Shipwrights and Ship-Building
From Queen Emma & the Vikings: A Tale of Love, Power & Greed in 11th-Century England, published by Bloomsbury in 2005.
Note: The note below has absolutely nothing to do with our family history (except, in a pinch, in the most highly tangential way), but makes fascinating cocktail conversation.
The enormous success of Viking warfare—and trade—had resulted mainly from the expertise of Scandinavian shipwrights. Almost unbelievably these astute technicians made no records—no drawings or sketches—of their designs. Apart from runic inscriptions, the Scandinavians of this period were a non-literate, non-documentary society relying instead on memory, observation and oral traditions. Finely tuned boat-building skills were passed down through word of mouth among a people who appear to have had an innate understanding of water dynamics and the composition of wood. Different timbers were used for specific types of vessel—from fishing boats of pine to top-quality war vessels of oak.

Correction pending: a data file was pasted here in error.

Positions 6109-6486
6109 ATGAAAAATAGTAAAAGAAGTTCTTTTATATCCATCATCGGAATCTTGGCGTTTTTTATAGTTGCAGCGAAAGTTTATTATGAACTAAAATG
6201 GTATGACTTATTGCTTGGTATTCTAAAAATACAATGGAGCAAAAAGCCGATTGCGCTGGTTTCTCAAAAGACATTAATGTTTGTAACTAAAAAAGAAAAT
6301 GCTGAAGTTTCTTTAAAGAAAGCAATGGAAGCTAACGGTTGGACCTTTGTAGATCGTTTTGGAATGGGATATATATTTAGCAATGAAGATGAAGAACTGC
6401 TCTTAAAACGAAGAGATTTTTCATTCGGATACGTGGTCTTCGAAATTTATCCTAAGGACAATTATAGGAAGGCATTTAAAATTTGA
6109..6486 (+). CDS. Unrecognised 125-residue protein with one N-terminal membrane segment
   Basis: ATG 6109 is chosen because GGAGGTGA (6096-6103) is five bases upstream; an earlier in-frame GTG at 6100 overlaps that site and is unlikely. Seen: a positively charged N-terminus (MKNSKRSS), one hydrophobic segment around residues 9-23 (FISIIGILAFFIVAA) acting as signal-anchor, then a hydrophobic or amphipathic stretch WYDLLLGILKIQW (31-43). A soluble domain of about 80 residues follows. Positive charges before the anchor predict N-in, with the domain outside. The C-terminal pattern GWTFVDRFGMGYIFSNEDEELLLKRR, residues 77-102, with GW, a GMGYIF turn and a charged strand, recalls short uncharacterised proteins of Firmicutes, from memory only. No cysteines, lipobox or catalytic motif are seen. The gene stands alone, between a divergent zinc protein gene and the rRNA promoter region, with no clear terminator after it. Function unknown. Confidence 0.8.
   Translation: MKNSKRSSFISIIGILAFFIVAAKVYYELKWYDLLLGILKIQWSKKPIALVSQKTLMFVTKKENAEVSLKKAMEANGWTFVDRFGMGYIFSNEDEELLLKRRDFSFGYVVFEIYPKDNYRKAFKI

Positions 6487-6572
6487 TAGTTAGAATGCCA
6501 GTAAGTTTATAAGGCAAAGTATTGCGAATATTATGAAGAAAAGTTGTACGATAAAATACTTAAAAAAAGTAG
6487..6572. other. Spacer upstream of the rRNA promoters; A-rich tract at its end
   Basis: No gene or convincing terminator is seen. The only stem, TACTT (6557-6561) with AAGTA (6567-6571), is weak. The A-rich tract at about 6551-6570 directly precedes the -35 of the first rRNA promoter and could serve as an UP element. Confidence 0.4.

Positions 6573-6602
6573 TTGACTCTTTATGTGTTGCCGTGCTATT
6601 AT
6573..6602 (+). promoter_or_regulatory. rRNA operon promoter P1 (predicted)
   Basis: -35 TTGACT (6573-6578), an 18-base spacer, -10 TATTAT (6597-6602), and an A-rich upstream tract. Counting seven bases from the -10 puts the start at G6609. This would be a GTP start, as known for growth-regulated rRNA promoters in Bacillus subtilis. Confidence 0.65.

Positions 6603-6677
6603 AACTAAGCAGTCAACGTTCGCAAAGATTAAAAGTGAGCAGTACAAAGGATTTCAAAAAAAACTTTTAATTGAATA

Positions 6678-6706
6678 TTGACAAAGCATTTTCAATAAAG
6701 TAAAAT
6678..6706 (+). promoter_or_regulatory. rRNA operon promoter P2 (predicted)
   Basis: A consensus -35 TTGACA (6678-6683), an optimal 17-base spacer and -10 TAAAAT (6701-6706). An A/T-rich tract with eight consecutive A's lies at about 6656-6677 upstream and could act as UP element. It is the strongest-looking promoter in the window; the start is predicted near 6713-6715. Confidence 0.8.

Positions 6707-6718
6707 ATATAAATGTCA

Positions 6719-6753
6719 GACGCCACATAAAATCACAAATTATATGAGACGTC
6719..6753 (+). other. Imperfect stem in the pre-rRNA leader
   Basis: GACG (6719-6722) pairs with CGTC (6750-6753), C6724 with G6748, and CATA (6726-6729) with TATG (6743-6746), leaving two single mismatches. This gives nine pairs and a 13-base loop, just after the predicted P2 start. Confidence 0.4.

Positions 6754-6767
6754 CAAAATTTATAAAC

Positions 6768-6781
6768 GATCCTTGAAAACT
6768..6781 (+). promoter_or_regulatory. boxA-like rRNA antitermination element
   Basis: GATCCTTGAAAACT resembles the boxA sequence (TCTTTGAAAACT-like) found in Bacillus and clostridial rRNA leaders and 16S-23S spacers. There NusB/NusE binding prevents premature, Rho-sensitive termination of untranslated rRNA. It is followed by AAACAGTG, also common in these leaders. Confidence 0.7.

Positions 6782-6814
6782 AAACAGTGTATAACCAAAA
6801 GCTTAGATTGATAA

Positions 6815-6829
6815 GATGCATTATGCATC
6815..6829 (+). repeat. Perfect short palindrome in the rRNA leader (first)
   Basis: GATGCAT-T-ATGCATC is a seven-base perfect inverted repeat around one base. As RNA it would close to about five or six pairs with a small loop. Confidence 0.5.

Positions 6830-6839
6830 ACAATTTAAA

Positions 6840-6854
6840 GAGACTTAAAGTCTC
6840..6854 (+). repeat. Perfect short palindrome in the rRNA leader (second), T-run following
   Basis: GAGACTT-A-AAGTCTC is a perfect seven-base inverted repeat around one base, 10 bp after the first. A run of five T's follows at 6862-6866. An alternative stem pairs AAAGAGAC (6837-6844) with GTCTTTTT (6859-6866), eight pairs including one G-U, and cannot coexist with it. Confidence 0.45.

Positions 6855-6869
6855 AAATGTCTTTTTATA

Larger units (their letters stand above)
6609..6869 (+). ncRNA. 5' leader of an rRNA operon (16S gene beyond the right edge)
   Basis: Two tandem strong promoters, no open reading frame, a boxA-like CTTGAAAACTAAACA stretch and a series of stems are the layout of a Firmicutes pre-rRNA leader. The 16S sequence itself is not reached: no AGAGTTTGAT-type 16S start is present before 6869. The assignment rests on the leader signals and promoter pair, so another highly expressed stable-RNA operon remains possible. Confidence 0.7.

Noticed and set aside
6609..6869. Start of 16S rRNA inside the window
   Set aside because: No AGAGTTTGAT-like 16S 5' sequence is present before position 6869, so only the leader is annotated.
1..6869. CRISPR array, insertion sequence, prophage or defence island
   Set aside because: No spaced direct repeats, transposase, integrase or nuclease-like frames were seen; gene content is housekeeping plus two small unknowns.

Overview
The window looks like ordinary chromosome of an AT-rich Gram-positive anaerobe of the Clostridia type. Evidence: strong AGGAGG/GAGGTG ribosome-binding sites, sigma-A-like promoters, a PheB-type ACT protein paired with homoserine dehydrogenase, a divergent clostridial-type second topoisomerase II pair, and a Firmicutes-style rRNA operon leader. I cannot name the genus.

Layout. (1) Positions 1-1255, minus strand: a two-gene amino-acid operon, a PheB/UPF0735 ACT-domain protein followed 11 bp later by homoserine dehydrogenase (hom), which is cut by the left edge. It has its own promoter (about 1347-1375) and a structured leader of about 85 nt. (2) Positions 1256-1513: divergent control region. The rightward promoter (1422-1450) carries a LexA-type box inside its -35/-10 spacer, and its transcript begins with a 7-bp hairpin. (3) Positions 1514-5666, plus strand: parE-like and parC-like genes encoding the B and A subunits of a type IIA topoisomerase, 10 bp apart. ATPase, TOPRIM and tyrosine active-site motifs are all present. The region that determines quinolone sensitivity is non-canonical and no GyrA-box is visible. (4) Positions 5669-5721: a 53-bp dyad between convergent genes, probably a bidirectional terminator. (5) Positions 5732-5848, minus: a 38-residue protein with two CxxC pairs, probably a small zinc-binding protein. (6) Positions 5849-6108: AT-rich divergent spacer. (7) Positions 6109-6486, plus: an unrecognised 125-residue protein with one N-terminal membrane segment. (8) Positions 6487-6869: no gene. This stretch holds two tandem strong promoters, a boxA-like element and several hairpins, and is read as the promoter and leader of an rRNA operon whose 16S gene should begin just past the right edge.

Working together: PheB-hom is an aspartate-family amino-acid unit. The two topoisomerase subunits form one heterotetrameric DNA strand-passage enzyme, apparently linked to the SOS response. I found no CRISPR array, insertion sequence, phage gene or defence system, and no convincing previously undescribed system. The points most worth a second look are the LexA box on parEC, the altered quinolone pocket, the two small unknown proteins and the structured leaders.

The boat-builders had no saws: axes were used to create planks of unbroken grain that had great elasticity in water: the nimblest of the ships would effectively snake their way through the sea. Long and lean, the warships in particular could proceed through very shallow water and enable their crews to make surprise attacks by their capacity to be sailed right on to flattish beaches.
By the early-eleventh century these vessels were as much as 30 metres long and carried about 100 men—sixty rowers and perhaps forty others who manned the large wood sail (treated with tar, ochre and fat) and acted as shield bearers. The most splendid of the ships were known as drekkars, or dragons, suitably and elaborately adorned and seemingly alive as they moved with immense speed and flexibility through the waves.